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Last Updated: Thursday, 24 August 2006, 14:21 GMT 15:21 UK
EU's Lebanon action gathers pace
Lebanese woman sits within the rubble of her house in Srifa, southern Lebanon
Many Lebanese are returning to find homes damaged or destroyed
Finland's foreign minister, whose country holds the EU presidency, says he would like to see fresh UN troops deployed in Lebanon within a week.

Erkki Tuomioja was speaking as he made whistlestop visits to France and Germany to discuss Europe's contribution to the peace force.

France will reveal later on Thursday if it is boosting its 200 extra troops.

Meanwhile, the UN has launched what it calls a 60-day plan to tackle the humanitarian situation in Lebanon.

Hundreds of thousands of people have returned to southern Lebanon to find their homes destroyed or badly damaged and have no access to proper sanitation or drinking water, UN emergency relief co-ordinator Jan Egeland said.

In total we would hope that of the 15,000 almost a half would come from EU member states
Erkki Tuomioja
Finnish Foreign Minister

Pressure has grown for the expanded UN force - which should eventually include 15,000 troops - to be quickly deployed to southern Lebanon to monitor the fragile ceasefire, now in its 11th day.

The UN has been disappointed by the response of European nations, which in turn have expressed concern about the force's mandate, particularly on the issue of disarming Hezbollah.

French announcement

"We would like to see the first reinforcements arrive within a week if possible," Mr Tuomioja said in Germany before leaving for Paris.

"The main thrust of the force should be there within a few weeks," he said, before adding that a full deployment may take months.

Map

Earlier, he told the BBC Today programme that "in total we would hope that of the 15,000 almost a half would come from EU member states".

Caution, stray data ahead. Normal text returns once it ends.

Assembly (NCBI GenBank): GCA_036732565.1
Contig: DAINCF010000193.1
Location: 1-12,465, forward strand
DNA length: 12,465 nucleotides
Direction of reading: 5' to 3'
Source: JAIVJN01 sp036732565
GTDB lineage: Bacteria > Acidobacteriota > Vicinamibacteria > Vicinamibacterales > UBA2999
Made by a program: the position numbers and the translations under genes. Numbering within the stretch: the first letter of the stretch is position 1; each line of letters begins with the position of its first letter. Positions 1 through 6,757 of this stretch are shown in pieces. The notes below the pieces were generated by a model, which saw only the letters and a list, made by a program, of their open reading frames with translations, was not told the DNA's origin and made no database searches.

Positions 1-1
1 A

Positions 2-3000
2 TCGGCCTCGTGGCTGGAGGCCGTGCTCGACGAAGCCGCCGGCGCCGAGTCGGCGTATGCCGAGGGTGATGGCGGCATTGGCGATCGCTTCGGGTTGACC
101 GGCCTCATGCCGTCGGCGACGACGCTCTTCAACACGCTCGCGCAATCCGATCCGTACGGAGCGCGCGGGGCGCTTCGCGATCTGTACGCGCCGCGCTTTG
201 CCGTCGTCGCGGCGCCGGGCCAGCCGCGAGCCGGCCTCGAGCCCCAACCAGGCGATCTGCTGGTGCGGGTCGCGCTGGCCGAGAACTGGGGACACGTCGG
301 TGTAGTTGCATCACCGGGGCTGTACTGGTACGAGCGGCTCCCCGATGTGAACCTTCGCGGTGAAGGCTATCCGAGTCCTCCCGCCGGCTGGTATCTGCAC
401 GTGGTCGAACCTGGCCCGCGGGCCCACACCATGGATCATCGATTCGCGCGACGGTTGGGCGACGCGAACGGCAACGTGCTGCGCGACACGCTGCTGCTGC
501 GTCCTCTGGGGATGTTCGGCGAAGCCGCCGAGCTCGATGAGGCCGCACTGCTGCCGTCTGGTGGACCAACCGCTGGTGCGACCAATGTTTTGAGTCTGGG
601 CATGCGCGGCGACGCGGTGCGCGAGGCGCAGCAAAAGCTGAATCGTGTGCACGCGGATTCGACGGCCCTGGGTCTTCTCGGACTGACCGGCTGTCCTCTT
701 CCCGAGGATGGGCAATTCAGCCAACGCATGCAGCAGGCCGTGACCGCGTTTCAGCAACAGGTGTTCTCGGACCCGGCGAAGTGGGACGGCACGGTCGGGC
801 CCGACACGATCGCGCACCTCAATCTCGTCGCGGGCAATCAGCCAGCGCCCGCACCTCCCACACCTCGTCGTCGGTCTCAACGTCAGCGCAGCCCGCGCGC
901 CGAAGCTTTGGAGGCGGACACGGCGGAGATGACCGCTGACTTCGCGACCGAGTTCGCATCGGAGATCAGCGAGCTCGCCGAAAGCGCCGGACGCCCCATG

In Paris, French President Jacques Chirac will announce later what decision France has taken about boosting its initial contribution of 200 fresh troops.

France has faced criticism over its offer - it had initially been expected to provide the backbone of the UN force in its former colony.

Italy's readiness to play a leadership role - and its pledge of up to 3,000 troops - was welcomed by Mr Tuomioja.

He said there would be a clearer idea of contributions from EU member states on Friday, adding: "It's understandable that each one has at the end of the day to make their own decisions, in their own parliaments."

Israeli foreign minister Tzipi Livni, speaking after meeting her Italian counterpart in Rome, called the ceasefire resolution "a window of opportunity" for the region.

But she said the international community must show it is prepared to act. "There is a big question whether the international community is willing to show determination in order to implement its own decision," she added.

Urgency

The flurry of diplomacy comes a day before a special meeting of EU foreign ministers, which will be attended by UN Secretary General Kofi Annan in Brussels.

Mr Annan will seek to "reassure" potential contributors that the force is not being sent "to disarm Hezbollah by itself or against the will of the Lebanese people," his spokesman Edward Mortimer said.

Lina Atwi

The UN chief will also "emphasise the urgency", he added.

"There is a political solution attainable there. Without the force on the ground the political solution will probably not be attainable," Mr Mortimer told the BBC.

Political tensions have risen over the possible deployment of UN troops in the border area of Lebanon and Syria.

Syrian President Bashar al-Assad warned it would be considered a hostile move, while Mr Tuomioja said his Syrian counterpart told him Syria would close its borders if the deployment happened.

Israel has indicated it will not lift its air and sea blockade on Lebanon until international peacekeepers take up positions along the border. It accuses Syria of supplying arms to Hezbollah across the border.

Relief workers are now able to reach most of those areas of southern Lebanon that were cut off during the conflict.

Most of the one million people who fled the area have now returned, but many still have no proper access to basic utilities, Mr Egeland said.

"Food is in general less of a problem than water and sanitation. We also have probably hundreds of thousands who come back and see that their housing is either destroyed or badly damaged," he told the BBC.




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